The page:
Originally posted August 9, 2011
Do you have a complex problem that needs to be solved quickly? Consider using “Reason Meetings.”
I first learned about Reason Meetings in my years as an executive pastor in a large church, and I quickly became a fan of their effectiveness.
Just as the name suggests, a Reason Meeting is held because there is a particular reason; there’s a certain problem that needs to be addressed and needs to be addressed quickly.
It’s comprised of people from different parts of your organization, from different levels within departments. A Reason Meeting can feature a combination of department heads, middle managers, clerical staff and custodians.
They come together, usually on short notice, to brainstorm about a particular issue or problem. It’s a quick, energetic, results-oriented dialogue with a group of people who might never gather again in the same way.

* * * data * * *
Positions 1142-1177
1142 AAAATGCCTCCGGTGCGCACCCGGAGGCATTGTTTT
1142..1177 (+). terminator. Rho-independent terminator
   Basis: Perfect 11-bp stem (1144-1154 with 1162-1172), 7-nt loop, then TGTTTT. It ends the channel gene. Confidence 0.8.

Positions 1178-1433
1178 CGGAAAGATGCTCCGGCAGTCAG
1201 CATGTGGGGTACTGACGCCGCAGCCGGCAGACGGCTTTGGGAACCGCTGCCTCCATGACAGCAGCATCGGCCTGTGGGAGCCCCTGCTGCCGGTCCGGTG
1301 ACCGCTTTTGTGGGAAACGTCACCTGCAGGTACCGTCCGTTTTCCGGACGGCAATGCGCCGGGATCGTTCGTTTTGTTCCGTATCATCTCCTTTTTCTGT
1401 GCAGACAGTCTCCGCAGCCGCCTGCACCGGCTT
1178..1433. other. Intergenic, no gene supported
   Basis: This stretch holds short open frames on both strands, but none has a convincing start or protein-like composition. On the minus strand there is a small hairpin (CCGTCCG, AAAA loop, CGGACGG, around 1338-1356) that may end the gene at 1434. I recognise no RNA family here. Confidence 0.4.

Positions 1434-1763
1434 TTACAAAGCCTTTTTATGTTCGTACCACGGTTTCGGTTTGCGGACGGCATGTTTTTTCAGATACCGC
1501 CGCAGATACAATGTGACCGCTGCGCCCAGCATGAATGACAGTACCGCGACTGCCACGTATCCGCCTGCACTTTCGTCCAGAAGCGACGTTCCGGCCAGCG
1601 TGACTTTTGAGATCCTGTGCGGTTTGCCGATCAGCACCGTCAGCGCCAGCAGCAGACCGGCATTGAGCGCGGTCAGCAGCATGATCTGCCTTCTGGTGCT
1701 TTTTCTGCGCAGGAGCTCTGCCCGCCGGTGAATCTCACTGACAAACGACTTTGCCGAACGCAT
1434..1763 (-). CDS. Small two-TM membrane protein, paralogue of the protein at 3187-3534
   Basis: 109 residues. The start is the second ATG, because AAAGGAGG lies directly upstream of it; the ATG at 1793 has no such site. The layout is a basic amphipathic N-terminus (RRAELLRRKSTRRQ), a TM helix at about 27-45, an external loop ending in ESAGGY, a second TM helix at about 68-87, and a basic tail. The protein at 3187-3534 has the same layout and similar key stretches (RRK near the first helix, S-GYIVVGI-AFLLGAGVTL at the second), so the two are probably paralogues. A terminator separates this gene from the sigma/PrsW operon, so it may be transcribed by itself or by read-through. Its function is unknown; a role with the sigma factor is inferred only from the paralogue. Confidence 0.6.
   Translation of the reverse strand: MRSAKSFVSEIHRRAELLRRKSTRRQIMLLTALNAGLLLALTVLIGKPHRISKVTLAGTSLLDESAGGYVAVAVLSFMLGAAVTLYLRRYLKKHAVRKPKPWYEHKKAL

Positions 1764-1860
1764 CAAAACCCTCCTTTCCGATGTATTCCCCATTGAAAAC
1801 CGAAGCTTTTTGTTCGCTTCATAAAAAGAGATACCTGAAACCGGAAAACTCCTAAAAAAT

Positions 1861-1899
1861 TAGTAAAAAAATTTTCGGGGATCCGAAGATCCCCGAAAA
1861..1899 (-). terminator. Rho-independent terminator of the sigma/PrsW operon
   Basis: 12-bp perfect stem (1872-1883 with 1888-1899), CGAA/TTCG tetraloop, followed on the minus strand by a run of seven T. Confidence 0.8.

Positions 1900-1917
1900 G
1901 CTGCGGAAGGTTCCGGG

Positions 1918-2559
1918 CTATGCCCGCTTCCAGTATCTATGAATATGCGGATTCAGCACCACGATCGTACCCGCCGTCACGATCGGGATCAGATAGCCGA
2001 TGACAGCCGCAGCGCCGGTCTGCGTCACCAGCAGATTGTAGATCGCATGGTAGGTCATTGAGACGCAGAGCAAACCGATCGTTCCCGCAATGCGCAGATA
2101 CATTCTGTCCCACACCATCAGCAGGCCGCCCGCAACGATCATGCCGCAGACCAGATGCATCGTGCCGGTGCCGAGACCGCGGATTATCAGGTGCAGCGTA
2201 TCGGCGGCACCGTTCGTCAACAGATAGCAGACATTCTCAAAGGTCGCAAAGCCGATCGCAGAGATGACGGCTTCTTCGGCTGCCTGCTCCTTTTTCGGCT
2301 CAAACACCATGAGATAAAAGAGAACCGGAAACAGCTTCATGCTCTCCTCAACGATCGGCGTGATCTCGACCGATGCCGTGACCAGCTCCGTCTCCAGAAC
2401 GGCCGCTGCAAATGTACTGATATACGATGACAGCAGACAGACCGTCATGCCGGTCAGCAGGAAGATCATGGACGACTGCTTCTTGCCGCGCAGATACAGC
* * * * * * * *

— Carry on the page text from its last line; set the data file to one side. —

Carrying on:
This week a serious challenge landed on my desk, and I realized that we had about 24 hours to come up with a solution. After 30 minutes racking my brain without success, I tried a different approach. I took out a sheet of paper and wrote down the names of the people in our organization who were the most affected by the issue, or who would likely have the greatest interest in seeing it resolved.
I walked through our building, stopped at each of their offices, and said, “Hey something’s come up that I could really use your help with. Can you give me 15 minutes right now?”
We quickly assembled, I laid out the issue, and then watched them perform. The energy was high, the conversation solution-focused, and the pace was brisk. Within 10 minutes there were half a dozen tremendous options on the table.
To maximize their effectiveness bear in mind that Reason Meetings:
- Work best in “short bursts”; 15 minutes is optimal.
- Should be used sparingly.
- Should be used only for brainstorming; not assigning blame or follow-up tasks.
If you’re facing a complex challenge give a Reason Meeting a try. You may find the solution to your challenge is just 15 minutes away.
Do you have other ways of tackling complex issues on a tight timeline?